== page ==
Mommy – Baby Bonding – Strategies, Tips and Myths

Mommy – Baby Bonding – Strategies, Tips and Myths

The Myth of Instantaneous Bonding

Many moms expect to feel bonded with their new baby closest, as if the the time of action of childbirth creates instantaneous connection and love. however feeling connected to, and in love with, your baby may not happen this fast. Bonding is often a gradual course of action which begins during pregnancy (or already conception) and continues long after your baby is born.

Let Go of the Worry

New mothers have enough to worry about without adding bonding to their list:

– “Is it happening?” – “Am I connecting enough?” – “Am I doing this right?”

are questions that cause moms unnecessary anxiety and duress. Step out of your worry and realize that your physical and mental state affects how you bond with, and feel about, your child. Focus attention on yourself — on what you need to feel physically and emotionally well — to be more present for, and obtainable to, your baby.

Ensuring Your Optimal Frame of Mind


Create a birth plan and send it to the head nurse at the hospital in which you will deliver. List all the things that you require to feel comfortable and at ease during your delivery and after your baby is born, e.g.:

    o I want to be with my baby at all times – already during bathing and tests.
    o I am breastfeeding, so please do not offer my baby a bottle or pacifier.
    o I do not mind a pacifier, but please consult with me first.
    o I am not breastfeeding, so formula is fine.
    o Please do not bathe my baby after delivery.

      o I would like to nurse my baby as soon as she is born (if medically possible).


      o keep up your baby right after s/he is born, unless medical complications arise.
      o Breastfeed, if you are comfortable with that choice.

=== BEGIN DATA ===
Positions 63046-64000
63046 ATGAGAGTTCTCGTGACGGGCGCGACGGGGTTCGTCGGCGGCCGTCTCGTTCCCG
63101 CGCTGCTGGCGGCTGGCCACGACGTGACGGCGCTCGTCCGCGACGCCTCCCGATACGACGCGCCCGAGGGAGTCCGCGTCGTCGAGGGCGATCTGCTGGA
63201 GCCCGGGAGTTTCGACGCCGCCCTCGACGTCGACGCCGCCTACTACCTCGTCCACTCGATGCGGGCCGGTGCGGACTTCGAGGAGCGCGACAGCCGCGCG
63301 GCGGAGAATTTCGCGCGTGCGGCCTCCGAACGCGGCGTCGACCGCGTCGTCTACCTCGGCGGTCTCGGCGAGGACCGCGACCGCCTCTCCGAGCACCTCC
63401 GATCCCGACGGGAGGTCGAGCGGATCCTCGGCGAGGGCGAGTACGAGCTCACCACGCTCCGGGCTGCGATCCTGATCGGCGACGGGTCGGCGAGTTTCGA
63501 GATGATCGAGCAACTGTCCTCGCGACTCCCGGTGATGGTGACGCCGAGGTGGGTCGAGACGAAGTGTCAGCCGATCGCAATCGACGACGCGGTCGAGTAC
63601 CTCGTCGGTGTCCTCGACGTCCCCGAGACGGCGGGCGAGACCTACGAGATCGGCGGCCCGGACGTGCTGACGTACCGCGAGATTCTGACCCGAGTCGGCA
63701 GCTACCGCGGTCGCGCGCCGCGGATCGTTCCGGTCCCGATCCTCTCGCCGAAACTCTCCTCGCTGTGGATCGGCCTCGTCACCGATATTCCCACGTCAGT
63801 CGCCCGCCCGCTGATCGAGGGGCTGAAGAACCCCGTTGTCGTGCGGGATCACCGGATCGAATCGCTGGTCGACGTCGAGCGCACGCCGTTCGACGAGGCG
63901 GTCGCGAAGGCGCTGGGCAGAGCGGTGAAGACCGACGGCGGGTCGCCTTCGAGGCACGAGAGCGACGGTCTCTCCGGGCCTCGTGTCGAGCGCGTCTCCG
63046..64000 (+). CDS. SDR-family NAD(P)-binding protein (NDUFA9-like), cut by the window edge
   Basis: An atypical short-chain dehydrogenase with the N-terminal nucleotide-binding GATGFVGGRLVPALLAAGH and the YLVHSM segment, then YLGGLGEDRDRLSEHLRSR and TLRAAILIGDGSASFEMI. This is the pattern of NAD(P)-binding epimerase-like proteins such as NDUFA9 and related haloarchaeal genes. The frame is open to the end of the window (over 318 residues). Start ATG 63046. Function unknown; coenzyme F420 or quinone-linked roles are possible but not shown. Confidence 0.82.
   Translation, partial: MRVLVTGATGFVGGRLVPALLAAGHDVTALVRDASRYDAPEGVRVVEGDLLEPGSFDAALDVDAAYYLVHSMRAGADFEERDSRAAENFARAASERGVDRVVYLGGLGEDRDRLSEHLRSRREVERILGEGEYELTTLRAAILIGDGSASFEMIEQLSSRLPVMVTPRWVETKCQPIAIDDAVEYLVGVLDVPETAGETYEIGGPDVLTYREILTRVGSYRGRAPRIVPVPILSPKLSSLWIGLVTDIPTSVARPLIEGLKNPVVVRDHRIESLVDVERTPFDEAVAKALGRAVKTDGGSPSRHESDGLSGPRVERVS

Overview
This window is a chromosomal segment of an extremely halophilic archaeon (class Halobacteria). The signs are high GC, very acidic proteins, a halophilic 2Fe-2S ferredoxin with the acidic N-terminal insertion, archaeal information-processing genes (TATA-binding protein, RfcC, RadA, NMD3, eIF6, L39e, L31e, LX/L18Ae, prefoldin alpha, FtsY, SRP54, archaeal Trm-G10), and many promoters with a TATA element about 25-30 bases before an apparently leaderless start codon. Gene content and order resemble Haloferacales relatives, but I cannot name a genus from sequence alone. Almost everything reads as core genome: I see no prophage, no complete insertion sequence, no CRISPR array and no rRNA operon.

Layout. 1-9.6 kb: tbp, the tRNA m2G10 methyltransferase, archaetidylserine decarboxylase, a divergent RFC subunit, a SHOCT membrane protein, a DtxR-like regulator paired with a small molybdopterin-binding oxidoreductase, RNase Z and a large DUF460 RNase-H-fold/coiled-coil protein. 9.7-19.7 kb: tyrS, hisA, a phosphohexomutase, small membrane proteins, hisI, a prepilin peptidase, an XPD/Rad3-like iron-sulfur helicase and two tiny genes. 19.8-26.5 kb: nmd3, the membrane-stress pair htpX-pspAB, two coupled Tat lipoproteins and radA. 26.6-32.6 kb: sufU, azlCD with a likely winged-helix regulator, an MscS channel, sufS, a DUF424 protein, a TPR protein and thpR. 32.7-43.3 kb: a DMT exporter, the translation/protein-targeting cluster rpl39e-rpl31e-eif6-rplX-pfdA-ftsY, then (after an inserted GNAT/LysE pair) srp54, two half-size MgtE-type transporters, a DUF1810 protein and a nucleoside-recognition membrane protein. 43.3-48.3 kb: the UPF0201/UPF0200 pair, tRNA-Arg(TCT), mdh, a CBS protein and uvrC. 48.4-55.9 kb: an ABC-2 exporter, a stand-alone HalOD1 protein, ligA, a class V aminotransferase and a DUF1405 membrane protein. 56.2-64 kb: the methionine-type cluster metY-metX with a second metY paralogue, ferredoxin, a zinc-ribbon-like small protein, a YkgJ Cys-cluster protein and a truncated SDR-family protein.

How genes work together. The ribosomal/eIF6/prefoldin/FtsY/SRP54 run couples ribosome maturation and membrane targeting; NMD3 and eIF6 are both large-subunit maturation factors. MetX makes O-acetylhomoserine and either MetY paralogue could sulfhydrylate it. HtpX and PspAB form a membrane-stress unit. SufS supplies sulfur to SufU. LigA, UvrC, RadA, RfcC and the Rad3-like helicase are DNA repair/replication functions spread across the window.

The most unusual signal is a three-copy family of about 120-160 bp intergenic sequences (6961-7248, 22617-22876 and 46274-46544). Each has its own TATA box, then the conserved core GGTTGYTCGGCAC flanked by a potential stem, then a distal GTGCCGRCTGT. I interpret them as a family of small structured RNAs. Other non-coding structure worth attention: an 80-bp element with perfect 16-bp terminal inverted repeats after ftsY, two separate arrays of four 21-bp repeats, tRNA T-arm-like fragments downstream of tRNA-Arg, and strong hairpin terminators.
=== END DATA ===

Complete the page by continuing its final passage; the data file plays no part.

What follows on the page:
o keep up your newborn skin-to-skin.
      o Sleep in the same room as your child (if you feel like it).
      o keep up your baby as much as you desire.


    Leaving the hospital and caring for your newborn at home can be scary, stressful and exhausting. Some basic pointers can ease this change and make bonding joyful and easier for you and your child.

    – Take Time to Adjust:

    For two weeks (at the minimum) after your baby is born, have a nesting-in period in which all commitments, outside of taking care of yourself and your child, are off (that includes cleaning, cooking, entertaining, etc.). If you have a partner, s/he should join you during the “nesting-in” period, to the extent that his/her schedule allows.

    Moms need time to adjust, at their own speed and with abundant sustain, both to their new role and to their new baby.

    – Give Yourself Love, Comfort and Care:

    Before you give birth (or after you read this ezine) create a sustain network to turn to once your baby is born: whether it is a doula, a trusted friend, a babysitter, or a loved and supportive relative, have someone on call who can relieve you from cooking, cleaning, and baby-care. Take time to rest, pamper yourself, chat with supportive friends, take stock, recharge and breathe.

    Tell your sustain network ahead of time that you will be needing their sets beyond the initial two weeks of your baby’s life.

    – Leave Your Expectations Behind and Live in the Fullness of Every Moment:

    Rid yourself of the idea that you are supposed to be blissfully happy all of the time after your baby arrives. Conflicted feelings about motherhood and about new babies are shared. Feeling a range of emotions — joyful, overwhelmed, frustrated, excited, disappointed, elated, sad, in love, etc. — is normal and to be expected.

    Remember: As a new mom, you will be experiencing hormonal fluctuations. If you are feeling depressed for more than 2 weeks postpartum (baby-blues usually strike within the first week postpartum and subside within 2-3 weeks), seek specialized help.

    Live in the moment and take relish in all the feelings that come up during your baby’s first months of life.

    – Trust Your Instinct:

    Make sure all well wishers leave their advice at the door and trust what you know:

      o If your baby is crying, feel free to pick him or her up as often as feels right.
      o If you think your baby is hungry, satisfy her already if she ate only an hour before.
      o use your baby around the house in a sling or front carrier if that’s what she likes (don’t listen to the nay sayer who warns that you will “spoil” your child).
      o Talk to your baby as much as you feel the urge, already if you feel silly.
      o Breastfeed or bottle satisfy depending on what feels right for you.
      o Determine where you are most comfortable with your baby sleeping (in a crib, co-sleeper, your bed, a bassinet, etc.).

    Most of all, take time to get to know your baby. The more time you use with your child — watching responses and tending to needs — the more in sync and bonded you will be.

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